The Iowa Academy, an affiliate of The Academy of Nutrition and Dietetics, is a not-for-profit professional organization of over 900 members including registered dietitians, dietetic technicians, and dietetic students.

We promote and enhance our profession through various activities and help to improve the lives of Iowa citizens through evidence-based practices.


MONTHLY NEWSLETTER

Stress Awareness Month

April is here in full bloom! Okay, maybe not quite FULL bloom. It began a little chilly, but what better way to start the month than with Easter this year! April is a busy month for students and families. Whether you’re preparing for finals, planning a graduation party, or family vacation, this will likely bring unwanted stress. It’s not easy and many people have different ways of dealing with stress, but oftentimes food is a major player that is abused when individuals are under a lot of stress. There is evidence that our Western diet, composed primarily of refined carbs (i.e. white breads and pastas) and processed foods (i.e. pre-packaged items) may actually worsen stress and overall poor moods.

Instead diets high in lean proteins, fruit and veggies is the way to go! A few things to
keep in mind: beware of fad diets that cut out whole food groups. Eliminating complex
carbs (i.e. whole grains, starchy veggies, beans, lentils) may lower your mood making it more difficult to cope with stress and choose the right foods. This only perpetuates SOS, or what I like to call, the Sycle of Stress. By including many varieties, colors, and textures of food, you’re exposing your body to more nutrients for fuel as well as offering nutrients needed to calm the mind. It’s a win-win!

This leads into the importance of mindful eating. It’s so easy to grab ready-to- eat
items, like chips and energy drinks, that will fill you up and save you time preparing meals. Opt for fresh produce instead like apples, bananas, carrot sticks, pea pods, etc.

These items are also ready-to- eat and will save you the headache in the long run by
coming down off the dizzying sugar rush. If low blood sugar is an issue for you and you find you’re often hungry, try eating more frequent smaller meals that are more nutrient dense to keep you fuller longer.

Read through our list of examples, some may surprise you!

Read Entire Newsletter


LATEST MEDIA SEGMENT

  • Media Spokesperson: Rachel Wall on KCRG News 9

    National Soyfoods Month
    April is National Soyfoods Month! Soyfoods can play an important part in a healthy, well-balanced diet to nourish the body with high-quality protein.

  • Tips

    Facts about Soy:

    • Soyfoods – includes items such as soybeans, edamame, tofu, soymilk, and soy-based foods, such as veggie burgers, protein bars, and cereals.
    • Soy is very nutritious – one-half cup cooked soybeans contains: 29% daily value (DV) protein, 21% DV fiber, 25% DV iron, 14% DV calcium, and at least 9% DV of 10 other essential vitamins and minerals. Soy protein is a plant protein with all 8 essential amino acids, making it equivalent to animal protein.
    • Isoflavones – the compounds in soy which have captured attention are phytoestrogens (plant estrogens). Although similar in some ways to estrogen, they act very differently in the body than estrogen and may have a variety of positive effects on health.
      • Soy for men’s health: no scientific evidence soyfoods cause feminizing effects in men. Soy intake may help protect against prostate cancer (reference).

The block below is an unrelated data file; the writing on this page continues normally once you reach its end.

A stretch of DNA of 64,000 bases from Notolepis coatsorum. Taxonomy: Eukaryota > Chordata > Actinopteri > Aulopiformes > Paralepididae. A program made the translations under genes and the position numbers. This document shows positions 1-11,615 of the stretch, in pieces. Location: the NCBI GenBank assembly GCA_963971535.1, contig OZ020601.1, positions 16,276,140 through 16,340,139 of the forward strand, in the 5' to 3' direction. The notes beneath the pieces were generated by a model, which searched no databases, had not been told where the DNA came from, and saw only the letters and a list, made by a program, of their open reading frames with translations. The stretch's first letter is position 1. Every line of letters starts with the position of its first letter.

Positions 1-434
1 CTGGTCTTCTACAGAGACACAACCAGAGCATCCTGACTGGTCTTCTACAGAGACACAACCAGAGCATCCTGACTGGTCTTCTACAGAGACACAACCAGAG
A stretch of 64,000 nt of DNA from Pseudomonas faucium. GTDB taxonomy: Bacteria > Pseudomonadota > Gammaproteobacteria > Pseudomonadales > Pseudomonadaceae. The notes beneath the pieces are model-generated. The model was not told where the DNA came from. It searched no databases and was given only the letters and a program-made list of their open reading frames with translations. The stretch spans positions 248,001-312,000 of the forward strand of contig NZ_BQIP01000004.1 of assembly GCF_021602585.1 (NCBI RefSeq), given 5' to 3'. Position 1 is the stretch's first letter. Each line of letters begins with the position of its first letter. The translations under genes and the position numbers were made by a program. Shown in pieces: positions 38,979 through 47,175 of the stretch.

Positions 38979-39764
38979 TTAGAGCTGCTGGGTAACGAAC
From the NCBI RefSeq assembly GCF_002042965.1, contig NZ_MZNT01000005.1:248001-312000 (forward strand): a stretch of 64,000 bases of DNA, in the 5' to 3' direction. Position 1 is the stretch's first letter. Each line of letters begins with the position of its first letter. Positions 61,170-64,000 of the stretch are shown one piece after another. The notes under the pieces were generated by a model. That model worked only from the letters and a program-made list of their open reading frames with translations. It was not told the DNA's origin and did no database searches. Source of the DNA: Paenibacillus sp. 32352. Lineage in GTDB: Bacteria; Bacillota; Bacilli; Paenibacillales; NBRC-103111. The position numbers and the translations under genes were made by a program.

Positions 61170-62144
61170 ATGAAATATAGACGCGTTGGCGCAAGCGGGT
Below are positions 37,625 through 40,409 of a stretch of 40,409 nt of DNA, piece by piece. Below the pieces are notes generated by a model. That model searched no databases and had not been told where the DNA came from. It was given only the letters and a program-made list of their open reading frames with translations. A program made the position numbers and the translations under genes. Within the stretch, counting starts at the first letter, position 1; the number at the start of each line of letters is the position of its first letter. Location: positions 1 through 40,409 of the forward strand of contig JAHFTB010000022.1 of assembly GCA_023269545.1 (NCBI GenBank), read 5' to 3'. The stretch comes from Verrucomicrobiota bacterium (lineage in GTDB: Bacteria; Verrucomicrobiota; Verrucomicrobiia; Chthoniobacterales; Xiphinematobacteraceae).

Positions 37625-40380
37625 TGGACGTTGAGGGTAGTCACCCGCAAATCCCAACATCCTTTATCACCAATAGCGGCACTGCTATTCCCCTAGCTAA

• Soy for women’s health: according to The American Institute for Cancer Research, the latest science shows soy consumption either has a slightly protective effect or no effect on breast cancer risk.

    Ideas for Incorporating Soyfoods:

    • Servings: studies show 2-4 servings a day is safe:
      • 1 cup soymilk or cultured soymilk “yogurt”
      • 1/2 cup cooked soybeans, edamame, tempeh or tofu
      • 1/3 cup soynuts
      • Soy rich nutrition bar or veggie burger
    • Add into recipes:
      • Soymilk – use in smoothies, on cereal/oatmeal, or in coffee
      • Edamame – add into any dish you add frozen vegetables such as soups, stir-fries, or casseroles
      • Soynuts – sprinkle on yogurt or add in your favorite trail mix
  • Recipe

    Teriyaki Rice Bowl

    Ingredients

    • 2 teaspoons oil (canola or vegetable)
    • 3/4 pound boneless chicken, beef, or pork (cut into strips)
    • 2 cloves garlic, minced or 1/4 teaspoon garlic powder
    • 2 cups water
    • 1/2 cup low sodium teriyaki or soy sauce
    • 2 cups instant brown rice, uncooked
    • 1 package (14 to 16 ounces) frozen stir fry vegetables
    • 1 cup frozen edamame

     

    Instructions

    1. Heat oil in large nonstick skillet on high heat. Add meat and garlic. Cook and stir 5 minutes.
    2. Add water and teriyaki or soy sauce and stir. Bring to a boil. Stir in rice. Return to boil. Reduce heat to low and cover. Simmer 5 minutes.
    3. Stir in frozen vegetables and edamame. Heat until vegetables are hot (about 5 minutes).
    4. Let stand 5 minutes. Fluff with a fork.

     

    Tips

    • Use leftover (or planned-over) cooked meat if desired.
    • Freeze individual portions for lunch if a microwave is available for reheating.

     

    Serves: 6 (1 cup per serving) | $0.91 per serving

    Nutrition information (per serving): 230 calories, 3.5g total fat, 0g saturated fat, 30mg cholesterol, 510mg sodium, 33g total carbohydrates, 3g fiber, 7g sugar, 19g protein

    Recipe courtesy of ISU Extension and Outreach’s Spend Smart. Eat Smart. website: https://spendsmart.extension.iastate.edu/

     

    Resources:
    https://blogs.extension.iastate.edu/spendsmart/2014/02/24/edamame/
    http://www.soyfoods.org/about-us/soyfoods- month


 



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